This large cohort study supports an association between cycling to work and reduced ACM, but found no association for walking or public-transport use and imprecise cause-specific mortality patterns. Source: https://www.cyclingweekly.com/news/latest-news/cycling-to-work-might-just-help-you-live-longer-according-to-new-study-449253 (February 2020)
During the study, about 11,000 people, or 5.6%, developed chronic kidney disease. Researchers followed most participants for four years or more. After adjusting for other kidney risk factors, the study team found that even people with low levels of physical activity were 7% less likely than those who were sedentary to develop kidney dysfunction. People with moderate physical activity levels had a 6% lower risk. Source: https://uk.reuters.com/article/us-health-kidneys-physical-activity/getting-l
From 19th to 22nd November 2018, 26 researchers representing nine countries and a variety of academic disciplines met in Snekkersten, Denmark, to reach evidence-based consensus about physical activity and older adults. It was recognised that the term ‘older adults’ represents a highly heterogeneous population. It encompasses those that remain highly active and healthy throughout the life-course with a high intrinsic capacity to the very old and frail with low intrinsic capacity. The consensus is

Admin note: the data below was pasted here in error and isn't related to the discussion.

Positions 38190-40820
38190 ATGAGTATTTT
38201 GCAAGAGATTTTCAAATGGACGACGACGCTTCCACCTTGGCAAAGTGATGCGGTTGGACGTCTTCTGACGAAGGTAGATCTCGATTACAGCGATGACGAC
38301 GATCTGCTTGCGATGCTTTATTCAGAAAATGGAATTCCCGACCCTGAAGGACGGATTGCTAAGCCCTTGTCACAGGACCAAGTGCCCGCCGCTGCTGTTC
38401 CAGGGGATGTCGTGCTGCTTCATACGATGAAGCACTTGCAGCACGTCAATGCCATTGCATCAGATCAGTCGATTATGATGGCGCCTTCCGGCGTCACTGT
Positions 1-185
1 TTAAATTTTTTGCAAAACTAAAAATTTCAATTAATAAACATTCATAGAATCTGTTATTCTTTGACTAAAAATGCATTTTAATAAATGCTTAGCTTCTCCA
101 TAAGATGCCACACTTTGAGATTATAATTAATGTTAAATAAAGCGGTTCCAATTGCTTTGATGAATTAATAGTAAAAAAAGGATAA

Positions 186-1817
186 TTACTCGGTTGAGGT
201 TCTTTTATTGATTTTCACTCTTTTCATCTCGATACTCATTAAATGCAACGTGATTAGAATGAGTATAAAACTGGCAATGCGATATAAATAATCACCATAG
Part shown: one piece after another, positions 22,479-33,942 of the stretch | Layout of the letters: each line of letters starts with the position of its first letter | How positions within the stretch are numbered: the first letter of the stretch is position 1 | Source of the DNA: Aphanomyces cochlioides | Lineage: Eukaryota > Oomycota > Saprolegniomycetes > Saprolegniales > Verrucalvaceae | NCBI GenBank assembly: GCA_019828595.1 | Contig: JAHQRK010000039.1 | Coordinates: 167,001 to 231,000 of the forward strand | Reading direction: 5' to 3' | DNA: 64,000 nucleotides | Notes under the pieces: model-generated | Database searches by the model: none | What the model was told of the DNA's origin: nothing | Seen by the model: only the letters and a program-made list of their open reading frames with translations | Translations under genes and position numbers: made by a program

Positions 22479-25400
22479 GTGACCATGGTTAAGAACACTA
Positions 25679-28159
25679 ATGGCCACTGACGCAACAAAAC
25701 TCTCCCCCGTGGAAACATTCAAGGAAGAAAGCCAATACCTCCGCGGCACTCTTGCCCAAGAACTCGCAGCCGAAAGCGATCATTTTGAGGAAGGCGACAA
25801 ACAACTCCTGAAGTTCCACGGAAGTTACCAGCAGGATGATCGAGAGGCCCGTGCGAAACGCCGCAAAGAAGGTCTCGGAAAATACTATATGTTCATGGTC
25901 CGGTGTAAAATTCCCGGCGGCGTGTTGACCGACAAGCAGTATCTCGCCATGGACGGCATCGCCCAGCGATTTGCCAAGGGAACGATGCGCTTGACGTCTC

International research report recommends changing population behaviours and attitudes, using both community and workplace settings, provide an environment that encourages physical activity and that supports the access to facilities. Encourage the participation in programmes and interventions. Encourage more physical activity across society by interlinking systems-wide programmes and interventions. Source: https://www.rand.org/pubs/research_reports/RR4291.html (February 2020)
‘Increasing cycling for commuting to work in a country with low levels of cycling like New Zealand will require policies directed at both transport and urban planning, such as increasing housing density and implementing cycling networks.’ Source: https://www.transportxtra.com/publications/local-transport-today/news/63278/people-who-cycle-to-work-have-lower-risk-of-dying-says-new-zealand-study (January 2020)
Researchers at Dublin City University have carried out an all Ireland study of over two thousand primary school children on the island of Ireland, and have found that one in four cannot run properly; one in two cannot kick a ball properly; and less than one in every five can throw a ball. Source: https://www.dcu.ie/news/news/2020/Jan/Researchers-DCU-find-25-of-primary-school-age-children-cannot-run-properly.shtml (January 2020)
Chances are good that you, or someone you know, is dealing with anxiety. One sobering study shows that people with anxiety tend to be more sedentary and do less intense forms of physical activity, if any. That’s ironic, because lacing up your sneakers and getting out and moving may be the single best nonmedical solution we have for preventing and treating anxiety. Source: https://www.health.harvard.edu/blog/can-exercise-help-treat-anxiety-2019102418096 (October 2019)